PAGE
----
However, interviewer Derek Thompson and Sarandos talk about why this doesn’t happen. It’s the belief that activity is good. Taleb wrote about this too:

“Ingenious interventionism is very persuasive across professions…if you supply a typical copy editor with a text, he will propose a certain number of edits, say about five changes per page. Now accept his corrections and give this text to another copy editor…and you will see he will suggest an equivalent number of edits.”

Nassim Taleb

Like the Hollywood-note-machines or Nassim’s editors we can often think of change as good. However, sometimes all it takes is the removal of something harmful rather than the addition of something helpful.

Always Fix Your Weaknesses

On the Wharton Moneyball podcast the trio of Eric, Adi, and Cade talked about betting lines for the upcoming weekend in sports and they brought up a good point: Liebig’s Barrel.

The idea is that a barrel can only hold as much water as the shortest slat. In the context of Wharton Moneyball the trio discussed if Jimmy Garoppolo was an elite quarterback. Adi said he might be “mediocre,” to which Cade replied, “No, they’ve got a great coach and a great system, and a great defense. They’ve got enough quarterback.” Eric added, “If both teams play to their abilities I think the 49ers win the game.”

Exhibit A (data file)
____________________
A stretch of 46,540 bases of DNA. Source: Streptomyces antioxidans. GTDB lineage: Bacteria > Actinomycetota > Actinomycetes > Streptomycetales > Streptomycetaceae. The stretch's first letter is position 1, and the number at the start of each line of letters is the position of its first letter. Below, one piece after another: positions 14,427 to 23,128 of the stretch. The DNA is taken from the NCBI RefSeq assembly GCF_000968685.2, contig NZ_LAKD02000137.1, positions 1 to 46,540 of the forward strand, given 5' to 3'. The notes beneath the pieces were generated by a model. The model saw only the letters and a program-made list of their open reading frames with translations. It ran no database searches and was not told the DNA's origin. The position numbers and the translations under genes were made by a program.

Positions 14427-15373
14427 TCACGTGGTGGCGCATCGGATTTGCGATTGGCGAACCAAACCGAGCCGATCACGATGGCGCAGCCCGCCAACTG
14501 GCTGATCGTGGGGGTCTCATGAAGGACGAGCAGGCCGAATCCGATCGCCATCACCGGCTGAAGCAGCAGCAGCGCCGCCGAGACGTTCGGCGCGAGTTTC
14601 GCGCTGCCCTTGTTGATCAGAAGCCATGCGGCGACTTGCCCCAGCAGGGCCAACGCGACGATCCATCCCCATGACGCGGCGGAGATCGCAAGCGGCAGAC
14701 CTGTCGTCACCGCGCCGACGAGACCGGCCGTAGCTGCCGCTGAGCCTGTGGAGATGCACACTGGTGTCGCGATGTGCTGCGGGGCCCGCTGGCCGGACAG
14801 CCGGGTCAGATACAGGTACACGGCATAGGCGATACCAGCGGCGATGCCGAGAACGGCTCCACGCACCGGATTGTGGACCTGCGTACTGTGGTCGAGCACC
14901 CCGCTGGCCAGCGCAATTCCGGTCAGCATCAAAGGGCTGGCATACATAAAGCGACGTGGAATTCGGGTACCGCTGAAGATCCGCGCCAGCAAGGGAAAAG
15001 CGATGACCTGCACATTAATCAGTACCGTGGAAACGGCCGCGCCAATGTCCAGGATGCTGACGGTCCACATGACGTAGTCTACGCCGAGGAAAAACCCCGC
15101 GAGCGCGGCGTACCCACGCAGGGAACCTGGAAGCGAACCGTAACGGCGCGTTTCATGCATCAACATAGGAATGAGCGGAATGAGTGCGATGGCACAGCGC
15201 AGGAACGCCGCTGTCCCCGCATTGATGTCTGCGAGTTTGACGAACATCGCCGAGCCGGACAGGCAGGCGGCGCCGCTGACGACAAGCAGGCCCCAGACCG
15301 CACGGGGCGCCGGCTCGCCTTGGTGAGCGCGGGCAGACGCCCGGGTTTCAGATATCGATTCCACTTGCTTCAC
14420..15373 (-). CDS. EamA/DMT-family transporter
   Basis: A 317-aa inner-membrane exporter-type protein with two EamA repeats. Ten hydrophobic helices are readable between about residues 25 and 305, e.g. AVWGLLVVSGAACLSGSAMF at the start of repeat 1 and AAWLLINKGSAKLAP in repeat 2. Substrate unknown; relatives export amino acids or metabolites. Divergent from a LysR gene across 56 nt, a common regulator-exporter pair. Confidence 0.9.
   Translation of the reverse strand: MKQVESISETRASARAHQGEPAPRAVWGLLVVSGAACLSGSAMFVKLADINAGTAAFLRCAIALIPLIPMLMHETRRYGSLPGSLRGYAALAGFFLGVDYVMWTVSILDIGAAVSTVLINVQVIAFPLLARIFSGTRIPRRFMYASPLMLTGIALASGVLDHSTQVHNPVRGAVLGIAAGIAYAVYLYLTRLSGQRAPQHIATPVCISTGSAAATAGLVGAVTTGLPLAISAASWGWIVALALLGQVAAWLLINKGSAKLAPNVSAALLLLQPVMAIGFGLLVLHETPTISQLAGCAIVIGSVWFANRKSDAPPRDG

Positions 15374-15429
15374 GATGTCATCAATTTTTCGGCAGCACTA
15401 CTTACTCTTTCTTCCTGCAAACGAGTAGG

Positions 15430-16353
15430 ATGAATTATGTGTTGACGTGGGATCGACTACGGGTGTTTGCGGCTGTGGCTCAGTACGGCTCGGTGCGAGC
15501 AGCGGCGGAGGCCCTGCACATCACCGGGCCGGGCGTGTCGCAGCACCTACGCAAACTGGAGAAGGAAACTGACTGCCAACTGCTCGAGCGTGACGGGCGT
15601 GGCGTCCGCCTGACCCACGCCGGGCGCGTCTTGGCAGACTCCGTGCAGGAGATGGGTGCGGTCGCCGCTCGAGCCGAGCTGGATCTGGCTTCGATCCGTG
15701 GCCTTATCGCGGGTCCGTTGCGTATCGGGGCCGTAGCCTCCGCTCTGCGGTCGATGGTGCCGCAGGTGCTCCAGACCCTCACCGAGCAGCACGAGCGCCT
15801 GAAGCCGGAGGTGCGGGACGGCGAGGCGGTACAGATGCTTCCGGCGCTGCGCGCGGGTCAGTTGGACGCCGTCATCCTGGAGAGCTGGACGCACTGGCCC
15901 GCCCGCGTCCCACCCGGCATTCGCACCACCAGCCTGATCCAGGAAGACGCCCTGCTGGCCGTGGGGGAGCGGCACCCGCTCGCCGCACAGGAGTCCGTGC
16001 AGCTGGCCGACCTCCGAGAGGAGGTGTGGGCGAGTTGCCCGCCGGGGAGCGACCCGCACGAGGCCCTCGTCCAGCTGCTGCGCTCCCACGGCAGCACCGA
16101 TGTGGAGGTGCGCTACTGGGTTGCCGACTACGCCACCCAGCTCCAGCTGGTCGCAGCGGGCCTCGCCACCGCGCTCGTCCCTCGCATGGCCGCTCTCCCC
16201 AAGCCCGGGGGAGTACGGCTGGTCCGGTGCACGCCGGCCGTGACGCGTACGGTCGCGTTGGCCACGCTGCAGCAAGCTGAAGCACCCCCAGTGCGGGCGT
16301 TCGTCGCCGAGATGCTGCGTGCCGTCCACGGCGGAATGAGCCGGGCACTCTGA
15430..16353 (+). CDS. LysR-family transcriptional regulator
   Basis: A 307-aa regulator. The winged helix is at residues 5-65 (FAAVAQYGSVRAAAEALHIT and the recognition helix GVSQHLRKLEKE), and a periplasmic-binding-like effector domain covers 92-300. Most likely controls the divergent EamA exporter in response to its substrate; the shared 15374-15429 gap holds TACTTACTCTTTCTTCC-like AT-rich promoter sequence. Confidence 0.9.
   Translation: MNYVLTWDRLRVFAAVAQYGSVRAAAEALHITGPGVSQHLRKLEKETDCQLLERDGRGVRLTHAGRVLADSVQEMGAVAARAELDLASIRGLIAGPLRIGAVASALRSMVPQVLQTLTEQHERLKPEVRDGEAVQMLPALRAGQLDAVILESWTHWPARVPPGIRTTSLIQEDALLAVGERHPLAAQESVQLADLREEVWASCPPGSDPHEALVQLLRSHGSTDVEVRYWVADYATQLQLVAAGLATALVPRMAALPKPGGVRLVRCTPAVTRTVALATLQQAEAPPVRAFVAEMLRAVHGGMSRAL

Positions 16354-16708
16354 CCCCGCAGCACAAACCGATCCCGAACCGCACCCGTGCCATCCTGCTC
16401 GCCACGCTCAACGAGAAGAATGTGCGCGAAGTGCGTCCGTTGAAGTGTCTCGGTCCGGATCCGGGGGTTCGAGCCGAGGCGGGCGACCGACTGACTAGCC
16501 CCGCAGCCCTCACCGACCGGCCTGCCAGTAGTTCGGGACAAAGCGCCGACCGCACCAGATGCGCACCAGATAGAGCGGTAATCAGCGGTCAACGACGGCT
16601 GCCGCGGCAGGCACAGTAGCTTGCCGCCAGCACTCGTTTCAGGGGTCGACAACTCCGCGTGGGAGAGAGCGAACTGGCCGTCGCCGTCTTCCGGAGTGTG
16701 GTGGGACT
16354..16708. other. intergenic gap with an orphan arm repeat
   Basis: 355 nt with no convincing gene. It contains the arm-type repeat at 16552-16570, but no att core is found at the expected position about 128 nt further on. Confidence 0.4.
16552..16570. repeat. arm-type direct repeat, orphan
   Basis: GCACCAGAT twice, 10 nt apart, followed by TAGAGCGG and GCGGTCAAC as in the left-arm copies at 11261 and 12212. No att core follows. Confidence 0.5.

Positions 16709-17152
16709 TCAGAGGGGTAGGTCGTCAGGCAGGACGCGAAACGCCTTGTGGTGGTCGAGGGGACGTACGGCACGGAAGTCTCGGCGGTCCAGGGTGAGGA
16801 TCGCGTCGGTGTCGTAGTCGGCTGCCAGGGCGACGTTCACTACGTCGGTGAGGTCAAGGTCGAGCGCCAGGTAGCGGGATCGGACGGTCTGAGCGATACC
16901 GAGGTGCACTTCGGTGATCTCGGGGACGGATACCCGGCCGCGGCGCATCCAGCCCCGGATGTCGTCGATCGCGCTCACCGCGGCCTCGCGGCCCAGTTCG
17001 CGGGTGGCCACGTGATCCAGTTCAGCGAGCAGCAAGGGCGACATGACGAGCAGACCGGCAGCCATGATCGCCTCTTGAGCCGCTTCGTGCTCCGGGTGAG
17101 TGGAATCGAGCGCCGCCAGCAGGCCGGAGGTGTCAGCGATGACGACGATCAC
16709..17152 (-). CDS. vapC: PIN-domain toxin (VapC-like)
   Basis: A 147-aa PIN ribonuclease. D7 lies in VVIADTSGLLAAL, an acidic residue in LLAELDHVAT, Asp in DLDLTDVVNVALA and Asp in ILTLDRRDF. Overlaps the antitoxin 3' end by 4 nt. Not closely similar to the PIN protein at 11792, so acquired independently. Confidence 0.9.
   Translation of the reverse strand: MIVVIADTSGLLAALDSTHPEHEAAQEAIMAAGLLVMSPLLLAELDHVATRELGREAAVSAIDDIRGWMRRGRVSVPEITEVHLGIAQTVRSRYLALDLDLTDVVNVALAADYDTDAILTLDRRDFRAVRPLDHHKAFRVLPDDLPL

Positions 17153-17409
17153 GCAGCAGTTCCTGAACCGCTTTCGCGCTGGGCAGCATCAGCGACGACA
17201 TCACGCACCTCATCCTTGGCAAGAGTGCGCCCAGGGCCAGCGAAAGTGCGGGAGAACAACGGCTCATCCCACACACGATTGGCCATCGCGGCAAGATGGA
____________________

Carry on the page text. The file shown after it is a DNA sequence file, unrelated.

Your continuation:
From the sounds of it, the ‘quarterback’ slat of the barrel is about as tall as the others, and tall enough to win the game.

‘What to do’ is an allocation challenge. Good capital allocators tend to succeed. It’s amazing how much the leaders in William Thorndike’s book overlap with leaders in any successful organization. He writes, “As a group they were, at their core, rational and pragmatic, agnostic and clear eyed.”